Today we had a staff meeting after school and we talked about PLCs – Professional Learning Communities. My first year we didn’t have any uniform school-wide expectations. Last year we began adopting PBIS (Positive Behavior Interventions Support) and are in our second year using it. There are school wide expectations (a more positive word for “rules”) for the hallway, gym, cafeteria, classroom, etc). It’s going pretty well. This year there has been a lot of chatter about PLCs and from what I am hearing, PBIS and PLCs are “all the rage” in education and in schools these days.
A PLC is basically the staff of a school coming together to work collaboratively to support each other and work together to meet each kid where they are at. What hit me today at our meeting is something that was recently discussed by Pastor Steven in a blog post and in a sermon. The analogy relates to malpractice in the medical field. I liked the example from our meeting today. Someone wanted to get lasik eye surgery to get rid of their glasses. One doctor they had a consultation with went through the procedure saying things such as “We will numb your eye… Then we will make a cut down the center and then we will stretch your eyelid back… You’ll be in recovery for a few hours. You will be on pain medication for a while. You will be required to rest for a while… Then six weeks later you can have the other eye done. I tell it like it is, I like to slice it and dice it as it is.” And on and on. Another doctor said some of the following “We will place some drops in your eye and you won’t feel a thing. It won’t take too long. You’ll have some medication and will be able to head right home as long as you have someone to drive you and you can do one or both eyes at the same time. You can rest for a day and then be right back at work.” So, who would you choose? Doc A or Doc B? Obviously Doctor B met people where they are at, made them comfortable, and used better word choice.
If a doctor uses old, out of date practices, it is considered malpractice. In a school setting this was related back to teaching. Are we stuck in a rut? Stuck in our ways and our old habits? Do we have activities we don’t want to give up or things we don’t want to try? That’s not giving students our best or giving them what they will need for the future. That’s educational malpractice. That was a wake up call for some and for me it was a good reminder to always be aware of what I’m teaching, how I am teaching it and to keep up with what is going on in foreign language education.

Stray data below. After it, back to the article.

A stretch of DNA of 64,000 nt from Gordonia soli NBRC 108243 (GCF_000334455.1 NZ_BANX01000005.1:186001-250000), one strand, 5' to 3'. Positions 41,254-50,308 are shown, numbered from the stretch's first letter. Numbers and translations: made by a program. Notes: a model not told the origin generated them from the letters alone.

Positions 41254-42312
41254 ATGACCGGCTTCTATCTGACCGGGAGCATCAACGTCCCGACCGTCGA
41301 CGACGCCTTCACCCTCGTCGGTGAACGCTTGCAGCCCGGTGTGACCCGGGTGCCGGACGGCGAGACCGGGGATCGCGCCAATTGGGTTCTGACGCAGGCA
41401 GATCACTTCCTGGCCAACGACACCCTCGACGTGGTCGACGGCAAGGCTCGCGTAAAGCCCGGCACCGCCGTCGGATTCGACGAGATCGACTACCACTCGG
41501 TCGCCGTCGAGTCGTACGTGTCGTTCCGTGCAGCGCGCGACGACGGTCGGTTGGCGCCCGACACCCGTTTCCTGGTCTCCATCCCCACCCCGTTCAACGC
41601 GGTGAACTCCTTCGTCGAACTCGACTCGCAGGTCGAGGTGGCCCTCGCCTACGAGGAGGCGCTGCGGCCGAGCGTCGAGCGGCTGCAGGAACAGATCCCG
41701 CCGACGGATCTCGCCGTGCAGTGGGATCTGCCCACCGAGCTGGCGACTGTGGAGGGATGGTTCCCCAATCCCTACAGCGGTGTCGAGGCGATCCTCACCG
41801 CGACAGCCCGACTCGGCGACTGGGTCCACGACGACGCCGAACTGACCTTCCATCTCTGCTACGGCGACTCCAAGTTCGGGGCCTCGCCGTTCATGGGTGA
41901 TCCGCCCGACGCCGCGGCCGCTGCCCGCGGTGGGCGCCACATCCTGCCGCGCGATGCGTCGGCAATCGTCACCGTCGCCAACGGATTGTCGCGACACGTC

The interesting thing that I thought of was the atmosphere and culture Elevation has set up of looking for those “broken windows”, places that need work, and instead of bringing problems to leaders, you come to them with solutions and ideas. I thought of how different volunteer teams work together to get things done on a Sunday or how volunteer leaders meet together across areas and across campuses to brainstorm and bounce ideas off one another. I’m already a part of a PLC…ELC (Elevation Learning Community? Ekidz Learning Community?). All of what I heard today made even more sense to me because I’ve already seen it in practice. Lead team meetings, VL meetings, Sunday mornings with volunteers…
This begs the question, are any of us committing spiritual malpractice? Not giving God our best? Not living up to our potential? Not seeking out new ways to connect with Him or making time to do so? That’s a hard one to consider and takes some time to think about. I’m thankful for Elevation as they continue to push us forward and seek to fuel our faith and force us to think about things like this (whether through sermons, worship, small group, etc). God is a God of motion, moving forward to be in step with Him. Time to step out of the same old practices that leave us stale and stagnant which carries the potential to lead us into spiritual malpractice and it’s time to resolve to move ahead.